I limit my upload at 40 because my total upload is usually 50 or less. Note that you can also get this client to download only when the computer is idle (check “Stop transfer on user interaction”) or schedule downloads at night, when nobody is using the computer or the Internet in the Scheduler tab.
Apart from being the fastest browser (especially when considering its plethora of features), Opera also comes with some unique features, such as an included BT client. When clicking a torrent link, you will be presented with this dialogue box, giving you the option to download it with Opera, save it to disk or opening it with the default BT client:
If choosing Opera to handle it, you can then click BT preferences and uncheck “automatic bandwidth restriction” to allow you to set an uplink limit:
This is a linux client with a nice GUI which can be accessed over the network. In the GUI, simply click the setup icon in the lower left corner:
This should be sufficient, but for a finer grain you can click Preferences:
Much like uTorrent above, Transmission allows a “turtle” mode which can be scheduled or engaged on-demand by clicking the turtle icon next to the setup icon.
A product of the University in Delft whose development is sponsored by the European Union, this client makes recommendations based on what you download as well as your friends. It also includes a swarm player allowing on-demand playback. To limit the uplink, just click on Settings:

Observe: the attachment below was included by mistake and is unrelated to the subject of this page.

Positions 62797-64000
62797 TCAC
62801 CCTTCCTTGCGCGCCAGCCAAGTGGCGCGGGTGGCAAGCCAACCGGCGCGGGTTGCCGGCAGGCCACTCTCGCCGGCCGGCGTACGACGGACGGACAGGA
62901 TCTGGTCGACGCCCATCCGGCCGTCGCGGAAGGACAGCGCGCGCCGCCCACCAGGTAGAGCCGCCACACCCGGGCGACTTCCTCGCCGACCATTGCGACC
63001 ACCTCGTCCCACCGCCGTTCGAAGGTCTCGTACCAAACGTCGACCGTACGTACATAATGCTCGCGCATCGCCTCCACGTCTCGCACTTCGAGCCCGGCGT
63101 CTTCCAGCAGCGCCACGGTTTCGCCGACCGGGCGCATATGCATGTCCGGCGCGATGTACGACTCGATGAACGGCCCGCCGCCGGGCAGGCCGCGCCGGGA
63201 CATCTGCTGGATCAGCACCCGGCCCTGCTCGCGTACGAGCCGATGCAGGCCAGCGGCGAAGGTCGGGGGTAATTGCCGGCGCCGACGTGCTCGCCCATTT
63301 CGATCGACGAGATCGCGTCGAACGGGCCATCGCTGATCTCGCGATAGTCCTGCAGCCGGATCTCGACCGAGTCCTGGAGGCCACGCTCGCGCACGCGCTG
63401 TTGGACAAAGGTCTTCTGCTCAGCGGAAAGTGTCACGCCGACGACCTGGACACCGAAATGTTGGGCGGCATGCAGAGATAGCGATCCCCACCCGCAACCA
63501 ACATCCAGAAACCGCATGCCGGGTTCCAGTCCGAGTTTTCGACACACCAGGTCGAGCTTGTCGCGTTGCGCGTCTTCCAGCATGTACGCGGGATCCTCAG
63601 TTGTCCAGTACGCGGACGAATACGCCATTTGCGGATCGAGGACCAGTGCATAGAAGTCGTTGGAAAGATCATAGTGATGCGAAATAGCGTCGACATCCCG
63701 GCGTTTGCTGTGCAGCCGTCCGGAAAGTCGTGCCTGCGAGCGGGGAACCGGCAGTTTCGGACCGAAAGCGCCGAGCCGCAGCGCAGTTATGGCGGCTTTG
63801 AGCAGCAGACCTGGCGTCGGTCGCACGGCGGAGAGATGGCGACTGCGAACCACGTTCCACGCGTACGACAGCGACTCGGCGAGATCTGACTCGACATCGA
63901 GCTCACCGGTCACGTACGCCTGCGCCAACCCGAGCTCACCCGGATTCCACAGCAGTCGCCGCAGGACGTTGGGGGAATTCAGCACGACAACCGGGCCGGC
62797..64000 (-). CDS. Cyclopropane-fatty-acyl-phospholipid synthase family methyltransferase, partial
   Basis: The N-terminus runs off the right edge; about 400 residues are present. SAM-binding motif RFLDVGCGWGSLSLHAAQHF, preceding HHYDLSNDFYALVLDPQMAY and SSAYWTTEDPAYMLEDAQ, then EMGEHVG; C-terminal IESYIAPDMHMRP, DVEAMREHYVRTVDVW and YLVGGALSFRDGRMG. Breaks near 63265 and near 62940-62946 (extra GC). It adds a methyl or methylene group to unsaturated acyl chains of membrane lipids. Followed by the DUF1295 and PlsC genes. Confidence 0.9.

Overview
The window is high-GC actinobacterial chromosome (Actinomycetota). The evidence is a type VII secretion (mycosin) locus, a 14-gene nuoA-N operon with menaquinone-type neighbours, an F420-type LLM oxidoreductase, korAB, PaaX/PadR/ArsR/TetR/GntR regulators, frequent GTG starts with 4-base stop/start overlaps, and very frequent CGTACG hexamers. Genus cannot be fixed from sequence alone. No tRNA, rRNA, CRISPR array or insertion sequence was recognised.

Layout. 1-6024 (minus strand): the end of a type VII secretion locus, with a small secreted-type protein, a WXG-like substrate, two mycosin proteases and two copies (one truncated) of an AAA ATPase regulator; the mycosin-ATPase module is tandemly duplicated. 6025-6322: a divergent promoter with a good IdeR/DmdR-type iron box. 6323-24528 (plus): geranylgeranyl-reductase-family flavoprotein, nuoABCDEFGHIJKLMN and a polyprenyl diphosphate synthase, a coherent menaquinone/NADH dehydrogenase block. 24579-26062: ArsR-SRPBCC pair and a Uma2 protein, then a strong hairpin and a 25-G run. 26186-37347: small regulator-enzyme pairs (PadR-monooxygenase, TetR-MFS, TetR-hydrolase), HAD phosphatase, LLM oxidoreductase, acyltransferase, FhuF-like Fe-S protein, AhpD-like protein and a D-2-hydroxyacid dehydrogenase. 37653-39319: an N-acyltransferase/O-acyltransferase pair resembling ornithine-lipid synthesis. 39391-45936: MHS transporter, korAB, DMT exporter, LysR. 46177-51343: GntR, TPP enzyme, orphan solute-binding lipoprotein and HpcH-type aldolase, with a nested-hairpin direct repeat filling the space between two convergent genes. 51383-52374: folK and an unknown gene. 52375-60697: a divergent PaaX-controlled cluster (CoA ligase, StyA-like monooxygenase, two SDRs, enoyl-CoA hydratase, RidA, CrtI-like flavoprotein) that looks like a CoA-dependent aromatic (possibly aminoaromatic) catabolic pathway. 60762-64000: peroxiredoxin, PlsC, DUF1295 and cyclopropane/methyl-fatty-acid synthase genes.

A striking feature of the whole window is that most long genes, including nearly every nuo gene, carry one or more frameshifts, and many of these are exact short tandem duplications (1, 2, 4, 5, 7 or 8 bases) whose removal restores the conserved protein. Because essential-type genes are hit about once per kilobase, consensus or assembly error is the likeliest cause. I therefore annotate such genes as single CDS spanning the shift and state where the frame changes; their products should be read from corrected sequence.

There are many other BT clients available. Rather than looking at each one of them, we’ll be looking at a few BT websites.
Apart from the aforementioned websites, which do not assess the legality of the torrents made available, a number of indexers with a focus on “decidedly legal” torrents, such as the CBC “Next Great Prime Minister” show (2008), the first TV show offered freely via BitTorrent by a public broadcaster (cbc-pm).
- ClearBits - tons of Creative Commons-licensed content; centrally-seeded (formerly LegalTorrents)
- Mininova – formerly a bad boy, now hosts documentaries from public broadcasters, HD space mission footage from NASA and user-generated animation shorts.
- The Miro Guide - content repository for the open source video player Miro, which comes with a built-in BitTorrent client
- Public Domain Torrents – out-of-copyright films in numerous formats (aka oldies or classics)
- YouTorrent – with the stated aim to index all the authorized content available on various BT sites, it is close to 100000 torrents.
- Jamendo – CC-licensed music via direct download and BitTorrent (you can easily browse it with Linux music players, such as Rhythmbox and AmaroK)
- GameUpdates – game updates, demos, patches, trailers and previews for gamers
- LegitTorrents – video, games, linux distros; also, the NIN concert DVD Another Version of the Truth and the Michael Moore film Slacker Uprising.
- LinuxTracker – all the linux ISOs you can take
- eTree - live recordings of bootleg-friendly artists in the lossless FLAC audio format.
- TorrentFreak – though not technically similar to the sites above, TF has all the latest news and features sometimes important torrents for download.